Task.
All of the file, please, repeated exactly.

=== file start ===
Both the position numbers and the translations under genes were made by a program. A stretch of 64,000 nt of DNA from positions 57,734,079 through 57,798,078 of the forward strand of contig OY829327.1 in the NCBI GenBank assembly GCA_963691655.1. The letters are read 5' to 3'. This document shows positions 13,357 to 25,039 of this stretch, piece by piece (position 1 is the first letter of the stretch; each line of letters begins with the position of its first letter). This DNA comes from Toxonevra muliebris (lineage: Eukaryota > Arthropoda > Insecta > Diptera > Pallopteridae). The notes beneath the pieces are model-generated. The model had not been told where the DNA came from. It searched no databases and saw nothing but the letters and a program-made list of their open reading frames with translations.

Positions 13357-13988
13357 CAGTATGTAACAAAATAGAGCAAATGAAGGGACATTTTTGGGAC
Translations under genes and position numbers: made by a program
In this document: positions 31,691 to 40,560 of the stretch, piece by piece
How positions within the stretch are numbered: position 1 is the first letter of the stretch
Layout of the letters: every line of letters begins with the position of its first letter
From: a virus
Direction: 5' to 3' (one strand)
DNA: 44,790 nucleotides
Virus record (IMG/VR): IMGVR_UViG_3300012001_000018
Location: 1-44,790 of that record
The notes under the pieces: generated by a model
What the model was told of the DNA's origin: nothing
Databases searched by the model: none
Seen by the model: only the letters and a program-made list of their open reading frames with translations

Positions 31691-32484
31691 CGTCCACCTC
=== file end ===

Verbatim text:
Both the position numbers and the translations under genes were made by a program. A stretch of 64,000 nt of DNA from positions 57,734,079 through 57,798,078 of the forward strand of contig OY829327.1 in the NCBI GenBank assembly GCA_963691655.1. The letters are read 5' to 3'. This document shows positions 13,357 to 25,039 of this stretch, piece by piece (position 1 is the first letter of the stretch; each line of letters begins with the position of its first letter). This DNA comes from Toxonevra muliebris (lineage: Eukaryota > Arthropoda > Insecta > Diptera > Pallopteridae). The notes beneath the pieces are model-generated. The model had not been told where the DNA came from. It searched no databases and saw nothing but the letters and a program-made list of their open reading frames with translations.

Positions 13357-13988
13357 CAGTATGTAACAAAATAGAGCAAATGAAGGGACATTTTTGGGAC
Translations under genes and position numbers: made by a program
In this document: positions 31,691 to 40,560 of the stretch, piece by piece
How positions within the stretch are numbered: position 1 is the first letter of the stretch
Layout of the letters: every line of letters begins with the position of its first letter
From: a virus
Direction: 5' to 3' (one strand)
DNA: 44,790 nucleotides
Virus record (IMG/VR): IMGVR_UViG_3300012001_000018
Location: 1-44,790 of that record
The notes under the pieces: generated by a model
What the model was told of the DNA's origin: nothing
Databases searched by the model: none
Seen by the model: only the letters and a program-made list of their open reading frames with translations

Positions 31691-32484
31691 CGTCCACCTC